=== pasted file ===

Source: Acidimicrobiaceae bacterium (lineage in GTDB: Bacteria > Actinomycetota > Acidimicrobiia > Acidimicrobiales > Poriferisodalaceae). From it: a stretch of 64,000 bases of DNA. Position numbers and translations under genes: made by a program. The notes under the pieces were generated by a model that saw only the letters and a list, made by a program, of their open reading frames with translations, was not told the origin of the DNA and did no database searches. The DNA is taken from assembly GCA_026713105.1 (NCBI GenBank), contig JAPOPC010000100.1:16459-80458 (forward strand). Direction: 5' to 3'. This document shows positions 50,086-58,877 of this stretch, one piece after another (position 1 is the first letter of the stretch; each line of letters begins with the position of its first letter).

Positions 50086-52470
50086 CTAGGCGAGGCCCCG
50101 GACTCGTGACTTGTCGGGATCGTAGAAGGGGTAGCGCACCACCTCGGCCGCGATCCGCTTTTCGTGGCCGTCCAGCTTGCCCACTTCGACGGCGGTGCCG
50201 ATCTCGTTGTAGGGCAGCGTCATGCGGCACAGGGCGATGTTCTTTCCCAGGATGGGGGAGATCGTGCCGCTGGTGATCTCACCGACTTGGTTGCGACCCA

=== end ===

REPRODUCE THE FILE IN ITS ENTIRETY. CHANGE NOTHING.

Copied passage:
Source: Acidimicrobiaceae bacterium (lineage in GTDB: Bacteria > Actinomycetota > Acidimicrobiia > Acidimicrobiales > Poriferisodalaceae). From it: a stretch of 64,000 bases of DNA. Position numbers and translations under genes: made by a program. The notes under the pieces were generated by a model that saw only the letters and a list, made by a program, of their open reading frames with translations, was not told the origin of the DNA and did no database searches. The DNA is taken from assembly GCA_026713105.1 (NCBI GenBank), contig JAPOPC010000100.1:16459-80458 (forward strand). Direction: 5' to 3'. This document shows positions 50,086-58,877 of this stretch, one piece after another (position 1 is the first letter of the stretch; each line of letters begins with the position of its first letter).

Positions 50086-52470
50086 CTAGGCGAGGCCCCG
50101 GACTCGTGACTTGTCGGGATCGTAGAAGGGGTAGCGCACCACCTCGGCCGCGATCCGCTTTTCGTGGCCGTCCAGCTTGCCCACTTCGACGGCGGTGCCG
50201 ATCTCGTTGTAGGGCAGCGTCATGCGGCACAGGGCGATGTTCTTTCCCAGGATGGGGGAGATCGTGCCGCTGGTGATCTCACCGACTTGGTTGCGACCCA